A tawny port pairs wonderfully with Stilton. Grand Marnier tastes great on vanilla ice cream. Chianti seems to suit a Margherita pizza. And whisky? Well, that goes with haggis.
But haggis is a sheep’s stomach stuffed with a mash of its offal, and tastes just as it sounds — so we’ll have to find something else.
Suntory, the nation’s top whisky distiller, hopes to make 2010 the year of whisky and chocolate. It’s not a new idea, but it’s a great idea for a company looking for more ladies to sip single malts.
Hokkaido chocolatier Royce and candy conglomerate Lotte are already both selling chocolates filled with Suntory single malts Hakushu and Yamazaki. Every establishment with a whisky shelf has been sent a pamphlet with pairing tips. This month, Roppongi’s Academy Hills will hold a whisky and chocolate pairing seminar. And at next month’s Whisky Live! event in Odaiba’s Tokyo Big Sight, Whisky Magazine Japan editor-in-chief Dave Broom and chocolatier Sanae Hirata will team up to tell us how to match their respective foodstuffs.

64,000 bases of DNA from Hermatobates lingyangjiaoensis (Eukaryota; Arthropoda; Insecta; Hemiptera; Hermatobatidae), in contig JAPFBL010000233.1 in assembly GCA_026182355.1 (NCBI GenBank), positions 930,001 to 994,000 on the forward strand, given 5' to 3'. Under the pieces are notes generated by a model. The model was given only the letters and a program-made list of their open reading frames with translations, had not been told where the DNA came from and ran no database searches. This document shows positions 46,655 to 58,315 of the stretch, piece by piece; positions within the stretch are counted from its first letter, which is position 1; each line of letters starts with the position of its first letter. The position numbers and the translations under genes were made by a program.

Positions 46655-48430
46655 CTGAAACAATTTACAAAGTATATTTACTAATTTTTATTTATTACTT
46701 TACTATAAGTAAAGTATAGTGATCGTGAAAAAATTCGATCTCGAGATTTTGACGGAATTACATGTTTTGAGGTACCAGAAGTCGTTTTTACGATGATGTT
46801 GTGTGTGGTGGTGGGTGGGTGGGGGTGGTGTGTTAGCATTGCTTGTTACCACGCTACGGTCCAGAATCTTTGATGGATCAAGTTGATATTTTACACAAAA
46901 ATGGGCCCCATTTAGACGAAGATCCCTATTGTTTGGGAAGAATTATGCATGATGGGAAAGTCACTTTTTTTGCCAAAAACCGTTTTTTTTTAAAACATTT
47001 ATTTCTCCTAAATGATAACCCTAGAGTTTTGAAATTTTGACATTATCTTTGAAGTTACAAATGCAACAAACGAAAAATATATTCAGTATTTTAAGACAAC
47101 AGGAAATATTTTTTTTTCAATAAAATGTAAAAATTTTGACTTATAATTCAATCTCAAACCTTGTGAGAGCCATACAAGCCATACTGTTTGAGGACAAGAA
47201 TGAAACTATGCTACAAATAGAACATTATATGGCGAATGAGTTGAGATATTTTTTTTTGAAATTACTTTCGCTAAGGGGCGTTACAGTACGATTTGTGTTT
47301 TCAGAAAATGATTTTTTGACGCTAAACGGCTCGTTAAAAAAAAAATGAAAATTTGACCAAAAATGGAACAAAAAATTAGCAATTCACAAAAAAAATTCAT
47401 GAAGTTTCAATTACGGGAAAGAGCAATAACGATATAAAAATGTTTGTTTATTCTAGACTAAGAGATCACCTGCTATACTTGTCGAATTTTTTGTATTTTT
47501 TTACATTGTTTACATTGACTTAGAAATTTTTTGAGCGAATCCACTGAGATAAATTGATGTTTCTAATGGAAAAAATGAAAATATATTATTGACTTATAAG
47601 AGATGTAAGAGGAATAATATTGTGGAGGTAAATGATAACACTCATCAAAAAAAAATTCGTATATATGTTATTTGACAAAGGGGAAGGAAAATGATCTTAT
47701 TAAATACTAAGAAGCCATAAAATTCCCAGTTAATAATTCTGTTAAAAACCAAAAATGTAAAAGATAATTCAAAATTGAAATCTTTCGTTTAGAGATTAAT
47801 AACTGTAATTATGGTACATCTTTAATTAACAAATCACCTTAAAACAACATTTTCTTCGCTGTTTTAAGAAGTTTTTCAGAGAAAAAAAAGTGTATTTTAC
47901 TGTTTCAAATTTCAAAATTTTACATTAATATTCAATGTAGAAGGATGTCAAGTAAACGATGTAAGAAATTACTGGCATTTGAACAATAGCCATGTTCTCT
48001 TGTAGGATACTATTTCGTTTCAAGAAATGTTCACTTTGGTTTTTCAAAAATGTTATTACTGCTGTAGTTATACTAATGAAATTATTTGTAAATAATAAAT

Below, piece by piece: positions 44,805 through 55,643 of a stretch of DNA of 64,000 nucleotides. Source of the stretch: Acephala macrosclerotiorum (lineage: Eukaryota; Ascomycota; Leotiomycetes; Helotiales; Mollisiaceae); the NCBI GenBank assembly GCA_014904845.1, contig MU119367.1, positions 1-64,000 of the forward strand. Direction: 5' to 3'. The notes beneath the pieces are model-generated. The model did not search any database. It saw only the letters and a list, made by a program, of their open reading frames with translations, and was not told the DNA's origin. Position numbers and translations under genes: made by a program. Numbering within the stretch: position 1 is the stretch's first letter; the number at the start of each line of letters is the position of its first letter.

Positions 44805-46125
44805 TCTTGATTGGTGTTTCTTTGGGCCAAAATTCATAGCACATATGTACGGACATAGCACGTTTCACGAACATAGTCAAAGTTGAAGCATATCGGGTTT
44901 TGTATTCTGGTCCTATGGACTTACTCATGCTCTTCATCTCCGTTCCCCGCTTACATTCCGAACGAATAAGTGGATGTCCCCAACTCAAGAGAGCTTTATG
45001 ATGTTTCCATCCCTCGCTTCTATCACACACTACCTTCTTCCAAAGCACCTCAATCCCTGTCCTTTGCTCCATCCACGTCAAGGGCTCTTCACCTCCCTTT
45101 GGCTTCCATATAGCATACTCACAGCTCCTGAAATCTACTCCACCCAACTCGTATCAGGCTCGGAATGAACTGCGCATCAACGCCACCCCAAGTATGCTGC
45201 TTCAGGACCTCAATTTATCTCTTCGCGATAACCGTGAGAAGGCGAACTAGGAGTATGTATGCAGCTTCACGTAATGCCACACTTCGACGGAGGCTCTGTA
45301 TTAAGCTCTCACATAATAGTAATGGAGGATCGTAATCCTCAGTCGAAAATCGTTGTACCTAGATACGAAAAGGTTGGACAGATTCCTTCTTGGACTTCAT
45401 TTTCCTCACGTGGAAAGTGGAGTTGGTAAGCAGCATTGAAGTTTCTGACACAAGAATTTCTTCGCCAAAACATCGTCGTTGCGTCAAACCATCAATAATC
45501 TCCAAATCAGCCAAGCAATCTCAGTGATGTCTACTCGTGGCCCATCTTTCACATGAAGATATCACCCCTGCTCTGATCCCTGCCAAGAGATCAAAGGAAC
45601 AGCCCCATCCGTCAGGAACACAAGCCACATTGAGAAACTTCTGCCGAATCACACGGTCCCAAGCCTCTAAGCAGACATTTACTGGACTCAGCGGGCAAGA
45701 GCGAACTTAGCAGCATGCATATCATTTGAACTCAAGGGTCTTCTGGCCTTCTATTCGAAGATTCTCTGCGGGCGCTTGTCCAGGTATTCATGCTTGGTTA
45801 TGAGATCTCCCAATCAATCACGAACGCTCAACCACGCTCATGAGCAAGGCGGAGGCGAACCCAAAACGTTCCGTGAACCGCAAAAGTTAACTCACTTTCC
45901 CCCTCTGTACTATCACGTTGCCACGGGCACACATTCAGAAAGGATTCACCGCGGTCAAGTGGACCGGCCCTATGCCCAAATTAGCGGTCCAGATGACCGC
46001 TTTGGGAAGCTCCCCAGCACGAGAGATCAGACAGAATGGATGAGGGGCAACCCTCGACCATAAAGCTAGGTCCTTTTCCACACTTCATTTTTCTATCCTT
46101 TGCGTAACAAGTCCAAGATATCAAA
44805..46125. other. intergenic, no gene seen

Before I start banging on about noses and palates, I’ll concede that I’m flirting with pretension in even touching this topic. Many of you pair every dish with the second-cheapest wine on the list. Some of you don’t even match your jacket to your pants. And you won’t make friends by knowing which cacao goes best with a Campbeltown malt.
But sip a Lagavulin 16 Years. It’s an Islay malt, so it engulfs you with peat, though as the smoke clears, you get a long, sweet finish, something like mille-feuille. Now try a square of Valrhona Jivara. Malt, caramel and vanilla ooze across your tongue, and there’s still just enough peat on your palate to dim the sugar and keep things manly. In an evening of whisky and chocolate tasting, this was the combo that got my guinea pigs oinking with glee.
If you’re playing along at home, you’ll notice waves of flavors from the Valrhona, just as you would expect with a whisky or wine (unless you chomped your chocolate, in which case go back and start again). That’s top-quality cacao. For snacking at the office, feel free to eat Morinaga with its hazelnut paste and vegetable oil. When pairing with whisky, pick a premium brand.